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THE 'MINDREADING CAP' THAT COULD HELP EASE CHRONIC PAIN

Updated: Sep 9


A new headset device aims to make EEG-neurofeedback treatment more accessible for people with chronic pain, meaning expensive and complicated lab-based devices, pictured, no longer need to be relied upon.

A headset that harnesses the power of thought could be used to treat chronic pain.


In a small trial, patients experienced significant reductions in pain after wearing the device, which 'reads' their brainwaves and then trains their brain to better manage symptoms.


After using the headset for eight weeks, sleep, mood and quality of life all improved, and anxiety and depression were eased.


Chronic pain - defined as pain that persists for more than three months despite treatment - that is moderately to severely disabling affects eight million adults in the UK.


Common causes include arthritis, back problems and migraine.


Treatment options range from physiotherapy to painkillers, but they do not work for all, and the drugs can have side-effects and carry the risk of addiction.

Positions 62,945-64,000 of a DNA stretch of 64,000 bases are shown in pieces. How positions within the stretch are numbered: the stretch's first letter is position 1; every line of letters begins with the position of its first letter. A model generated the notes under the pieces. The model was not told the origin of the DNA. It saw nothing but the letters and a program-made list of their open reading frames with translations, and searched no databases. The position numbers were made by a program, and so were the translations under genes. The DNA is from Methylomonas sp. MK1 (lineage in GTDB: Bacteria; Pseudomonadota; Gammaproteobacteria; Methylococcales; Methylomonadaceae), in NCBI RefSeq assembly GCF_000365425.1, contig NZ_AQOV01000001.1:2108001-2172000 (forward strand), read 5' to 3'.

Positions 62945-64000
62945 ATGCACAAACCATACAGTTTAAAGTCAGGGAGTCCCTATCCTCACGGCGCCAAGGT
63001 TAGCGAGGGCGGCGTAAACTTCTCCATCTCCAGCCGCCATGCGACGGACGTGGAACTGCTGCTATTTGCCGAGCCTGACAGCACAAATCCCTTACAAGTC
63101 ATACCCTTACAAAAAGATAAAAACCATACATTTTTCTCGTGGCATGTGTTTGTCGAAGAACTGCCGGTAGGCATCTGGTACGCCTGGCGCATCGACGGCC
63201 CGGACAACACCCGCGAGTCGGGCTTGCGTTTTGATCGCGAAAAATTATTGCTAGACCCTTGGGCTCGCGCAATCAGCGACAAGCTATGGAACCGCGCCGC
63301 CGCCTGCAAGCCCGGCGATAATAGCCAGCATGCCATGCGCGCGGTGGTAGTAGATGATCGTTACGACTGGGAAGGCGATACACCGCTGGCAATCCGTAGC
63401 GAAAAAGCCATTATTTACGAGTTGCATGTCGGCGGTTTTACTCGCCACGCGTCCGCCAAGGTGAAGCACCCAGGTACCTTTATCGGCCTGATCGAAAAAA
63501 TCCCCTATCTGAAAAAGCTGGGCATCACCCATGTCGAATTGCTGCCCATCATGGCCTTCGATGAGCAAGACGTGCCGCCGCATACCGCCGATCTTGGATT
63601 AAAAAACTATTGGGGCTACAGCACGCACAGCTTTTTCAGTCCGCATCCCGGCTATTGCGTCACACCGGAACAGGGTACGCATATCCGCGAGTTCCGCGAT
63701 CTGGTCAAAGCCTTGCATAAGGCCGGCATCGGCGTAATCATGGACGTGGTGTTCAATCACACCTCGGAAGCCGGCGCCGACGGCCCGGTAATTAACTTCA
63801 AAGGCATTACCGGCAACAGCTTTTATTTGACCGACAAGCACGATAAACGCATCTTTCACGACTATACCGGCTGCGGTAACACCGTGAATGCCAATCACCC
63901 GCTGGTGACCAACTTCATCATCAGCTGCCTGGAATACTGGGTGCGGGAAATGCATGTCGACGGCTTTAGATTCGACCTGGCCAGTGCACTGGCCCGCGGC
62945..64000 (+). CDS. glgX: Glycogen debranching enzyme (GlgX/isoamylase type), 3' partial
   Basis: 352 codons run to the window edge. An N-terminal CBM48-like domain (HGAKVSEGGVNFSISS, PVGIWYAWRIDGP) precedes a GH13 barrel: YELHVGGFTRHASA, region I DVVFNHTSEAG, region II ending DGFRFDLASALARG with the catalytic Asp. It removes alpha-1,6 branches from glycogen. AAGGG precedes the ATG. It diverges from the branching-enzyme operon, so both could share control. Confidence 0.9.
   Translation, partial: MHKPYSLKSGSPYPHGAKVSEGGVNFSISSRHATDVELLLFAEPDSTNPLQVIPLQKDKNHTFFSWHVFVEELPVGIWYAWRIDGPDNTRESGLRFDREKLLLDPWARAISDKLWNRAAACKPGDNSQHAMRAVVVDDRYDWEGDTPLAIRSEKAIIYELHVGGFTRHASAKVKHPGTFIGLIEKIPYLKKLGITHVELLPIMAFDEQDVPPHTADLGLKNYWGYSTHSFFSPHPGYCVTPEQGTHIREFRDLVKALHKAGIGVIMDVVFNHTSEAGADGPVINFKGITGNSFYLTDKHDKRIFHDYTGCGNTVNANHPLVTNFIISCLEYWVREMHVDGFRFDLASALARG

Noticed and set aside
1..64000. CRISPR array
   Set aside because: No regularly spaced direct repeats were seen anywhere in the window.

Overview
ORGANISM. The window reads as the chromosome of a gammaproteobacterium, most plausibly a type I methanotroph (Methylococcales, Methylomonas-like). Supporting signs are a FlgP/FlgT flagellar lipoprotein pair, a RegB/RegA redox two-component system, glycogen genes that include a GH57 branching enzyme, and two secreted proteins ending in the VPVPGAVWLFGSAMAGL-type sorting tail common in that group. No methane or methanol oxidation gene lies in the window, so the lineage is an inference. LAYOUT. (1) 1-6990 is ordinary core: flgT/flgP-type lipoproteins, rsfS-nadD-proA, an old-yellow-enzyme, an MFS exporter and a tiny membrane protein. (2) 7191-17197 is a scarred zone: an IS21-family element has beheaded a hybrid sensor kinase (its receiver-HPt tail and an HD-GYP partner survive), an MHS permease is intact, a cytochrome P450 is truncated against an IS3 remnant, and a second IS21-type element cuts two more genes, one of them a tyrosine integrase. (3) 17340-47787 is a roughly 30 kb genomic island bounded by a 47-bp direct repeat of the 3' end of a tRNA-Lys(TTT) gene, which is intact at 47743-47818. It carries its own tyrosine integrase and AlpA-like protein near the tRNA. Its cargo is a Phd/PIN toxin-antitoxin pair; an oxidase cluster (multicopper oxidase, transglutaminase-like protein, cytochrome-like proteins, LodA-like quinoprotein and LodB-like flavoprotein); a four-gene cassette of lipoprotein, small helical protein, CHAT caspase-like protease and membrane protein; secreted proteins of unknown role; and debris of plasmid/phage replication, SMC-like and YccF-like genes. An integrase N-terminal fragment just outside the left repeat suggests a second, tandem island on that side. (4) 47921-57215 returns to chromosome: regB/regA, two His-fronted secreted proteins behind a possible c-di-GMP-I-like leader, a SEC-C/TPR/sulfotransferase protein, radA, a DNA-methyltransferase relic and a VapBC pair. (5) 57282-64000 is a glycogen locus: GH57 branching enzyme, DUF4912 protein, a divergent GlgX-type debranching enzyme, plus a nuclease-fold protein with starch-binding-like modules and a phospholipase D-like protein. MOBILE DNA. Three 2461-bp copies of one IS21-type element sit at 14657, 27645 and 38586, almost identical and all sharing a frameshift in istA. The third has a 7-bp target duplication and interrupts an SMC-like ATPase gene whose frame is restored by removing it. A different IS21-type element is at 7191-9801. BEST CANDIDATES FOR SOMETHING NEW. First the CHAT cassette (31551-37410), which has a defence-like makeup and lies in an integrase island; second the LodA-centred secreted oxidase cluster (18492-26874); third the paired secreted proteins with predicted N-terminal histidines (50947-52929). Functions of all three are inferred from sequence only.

The headset uses electro-encephalogram (EEG) technology, in which electrodes are attached to the scalp that pick up electrical activity in the brain.


EEG machines are widely used to diagnose conditions such as epilepsy. They can also be adapted for neurofeedback therapy, whereby the electrical data is transmitted to an app that the patient can access, to help them learn to control their brain activity and improve their symptoms.


EEG-neurofeedback is not widely available on the NHS, partly because it's expensive and involves visiting a hospital several times a week for several weeks.


But the new headset, called Axon, allows patients to try it at home.


"EEG-neurofeedback aims to change the way the brain interprets pain signals," explains Nick Birch, a spinal surgeon at the East Midlands Spine clinic in Daventry, Northamptonshire, who led the trial, which was funded by the manufacturer Exsurgo."


"We feel pain when specialised receptors in the skin, joints and organs send messages through nerves to the brain, which interprets them as pain."